Legends and Anecdotes of Hyderabad - 16 :
Poetic Tutor of Nizam VI
by Narendra Luther
The ideal ruler in Islam is a combination of a warrior and a poet. Since every ruler can't be a poet, it was quite common for rulers to appoint a poetic preceptor an ustad - to teach them how to compose poetry, and if necessary, to ghost - write it for them.
In Hyderabad the first Nizam and his son Nasir Jung were poets in Persian. The sixth and the seventh Nizams composed poetry both in Persian as well as in Urdu.
After the fall of the Mughal empire, the annexation of Avadh (Lucknow) and the eclipse of Rampur, Hyderabad became the main magnet to attract Urdu poets in search of fortune from all over the country. Apart from the sixth Nizam, his prime minister, Maharaja Kishen Pershad was also a poet and a patron of letters and arts. It was therefore only natural that poets from all over the country flocked to Hyderabad with great hopes.
The story of the appointment of the first tutor of poetry of the sixth Nizam, Mir Mehboob Ali Khan, is very interesting. He was Nawab Mirza `Dagh', the celebrated Urdu poet (1831-1905). He was born in Delhi and received his education in the Red Fort. After the Mutiny he moved with his family to Rampur where he was treated with special consideration. After the death of Nawab Kalb Ali Khan, he moved to Hyderabad. Though he was greatly admired, he could not get any job. His one great wish was somehow to have an opportunity of an audience with the Nizam.
Ten years passed and he cold not meet the Nizam. Meanwhile, his renown spread all over the State. In the city one special mushaira used to be held every month and in that Dagh used to cast a spell on the audience with the recitation of his compositions.
When the whole city was resounding with the praise of `Dagh', Maharaja Kishen Pershad, the prime minister, one day mentioned about him to the Nizam. The latter sent for him and heard him. He was swept off his feet and was effusive in his praise. From then on Dagh was often invited to join the Nizam at dinner. He would stand for hours in front of the Nizam but did not get any job - nor even a gift. However, he believed strongly that one day Lady Luck would smile on and he would get his due.
One day, the Nizam went for a hunt. There, in the middle of a jungle, all of a sudden, he thought of Dagh. He asked the prime minister, Kishen Pershad to have Dagh fetched immediately. Within two hours, Dagh stood with folded hands before the ruler of the Deccan.
On the evening of the second day, the Nizam was sitting resplendent on a chair in a sprawling field. All the courtiers and members of the staff were standing respectfully on either side. Some riders were giving a demonstration of their horsemanship. The Nizam was watching each of them with great interest. One refractory horse was giving a lot of trouble to his rider but the latter was also an expert. He sat on the back of the horse like a nail riveted to a piece of wood.
All of a sudden the Nizam turned to Dagh and asked him : "Dagh, have you ever done any riding?" Dagh replied with folded hands that in his youth he had done so but years had gone by since then. The Nizam said: "Alright, show me your riding skills today." Dagh shivered at the thought, but had no alternative. On a signal from the Nizam, as if by a conspiracy, the same frisky horse was brought before Dagh. Poor Dagh got on to the horse nervously. As soon as he did that, the horse-trainer cracked his whip on the beast. In an instant Dagh was somersaulting on the ground and the horse bolted away towards the jungle. The entire gathering was rolling with laughter. Dagh was picked up. Fortunately he was not hurt. He dusted himself and came and stood before the Nizam who was still convulsing with laughter. When he recovered, he addressed the crest-fallen Dagh: "You are a good rider. I appoint you as my head syce." Dagh's heart sank. But according to the etiquette, he bowed gratefully and salaamed the Nizam seven times. The Nizam then asked him, "How long have you been in our State ?"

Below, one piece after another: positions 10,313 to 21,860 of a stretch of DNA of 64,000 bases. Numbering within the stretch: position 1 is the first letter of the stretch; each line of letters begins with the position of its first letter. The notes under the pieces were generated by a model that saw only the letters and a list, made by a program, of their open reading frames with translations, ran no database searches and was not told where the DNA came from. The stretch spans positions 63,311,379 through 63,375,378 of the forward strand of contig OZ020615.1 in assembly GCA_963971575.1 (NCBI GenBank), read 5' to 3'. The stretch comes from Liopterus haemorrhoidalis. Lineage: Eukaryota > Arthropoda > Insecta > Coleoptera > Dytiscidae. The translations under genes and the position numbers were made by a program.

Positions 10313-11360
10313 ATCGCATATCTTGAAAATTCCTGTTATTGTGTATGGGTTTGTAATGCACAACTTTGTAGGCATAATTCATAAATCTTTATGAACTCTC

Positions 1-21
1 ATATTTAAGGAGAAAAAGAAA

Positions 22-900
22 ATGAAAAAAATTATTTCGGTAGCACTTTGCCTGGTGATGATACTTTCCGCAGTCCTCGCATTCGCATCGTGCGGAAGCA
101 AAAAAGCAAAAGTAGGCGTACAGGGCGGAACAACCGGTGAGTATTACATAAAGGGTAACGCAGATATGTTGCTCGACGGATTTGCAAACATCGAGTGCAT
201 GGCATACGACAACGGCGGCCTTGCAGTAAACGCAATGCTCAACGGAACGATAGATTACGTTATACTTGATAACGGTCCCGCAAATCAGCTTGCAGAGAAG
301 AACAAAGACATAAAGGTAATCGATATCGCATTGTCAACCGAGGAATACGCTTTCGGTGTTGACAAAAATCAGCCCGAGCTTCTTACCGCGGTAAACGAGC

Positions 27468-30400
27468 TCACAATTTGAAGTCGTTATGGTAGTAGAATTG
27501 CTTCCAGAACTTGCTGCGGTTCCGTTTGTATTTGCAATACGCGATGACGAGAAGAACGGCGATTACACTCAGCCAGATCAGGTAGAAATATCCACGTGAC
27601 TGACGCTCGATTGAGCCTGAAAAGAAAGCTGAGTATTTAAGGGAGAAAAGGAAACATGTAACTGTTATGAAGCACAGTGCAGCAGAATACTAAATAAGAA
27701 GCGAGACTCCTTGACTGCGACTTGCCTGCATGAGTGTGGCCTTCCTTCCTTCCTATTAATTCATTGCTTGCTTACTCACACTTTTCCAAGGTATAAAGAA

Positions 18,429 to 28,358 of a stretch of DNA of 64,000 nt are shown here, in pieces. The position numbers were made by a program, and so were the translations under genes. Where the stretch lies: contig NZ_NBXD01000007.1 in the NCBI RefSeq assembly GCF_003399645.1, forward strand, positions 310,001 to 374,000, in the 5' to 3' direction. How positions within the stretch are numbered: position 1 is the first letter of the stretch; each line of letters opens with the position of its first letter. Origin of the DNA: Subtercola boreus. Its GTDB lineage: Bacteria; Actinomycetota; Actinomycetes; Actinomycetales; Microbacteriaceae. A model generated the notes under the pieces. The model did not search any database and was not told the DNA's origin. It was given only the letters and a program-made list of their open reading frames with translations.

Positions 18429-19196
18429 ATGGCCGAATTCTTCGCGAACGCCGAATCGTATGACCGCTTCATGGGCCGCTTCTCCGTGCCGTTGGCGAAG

"Ten years, Sire"
The Nizam turned to his prime minister and said: "We appoint Dagh as the court-poet on a salary of one thousand rupees per month." "As His Highness pleases", Kishen Pershad said bowing.
"With retrospective effect. You understand ?"
"And", added the ruler, "his salary with arrears for the last ten years should be paid right away."
The Maharaja uttered : "Yes, My Lord", in disbelief and retraced his steps. A dispatch rider was rushed with orders to the treasurer in the city for compliance. The Nizam then retired to his tent and all the nobles in attendance swarmed around Dagh to congratulate him. At that time there was no paper money. So the next day the whole city saw carts loaded with silver coins carrying the arrears of ten years' salary of Dagh with police escort arrive at Dagh's house on Abid Road. Dagh then embarked on a life of ease and luxury.
In one of his later ghazals he wrote:
Urate hain maze duniya ke hum ai Dagh ghar baithe Deccan mein ab to Afzal Ganj apni aish manzil hai'
(I enjoy myself sitting at home, My abode is now in Afzal Ganj)
He died in 1905 and was laid to rest in Hyderabad.
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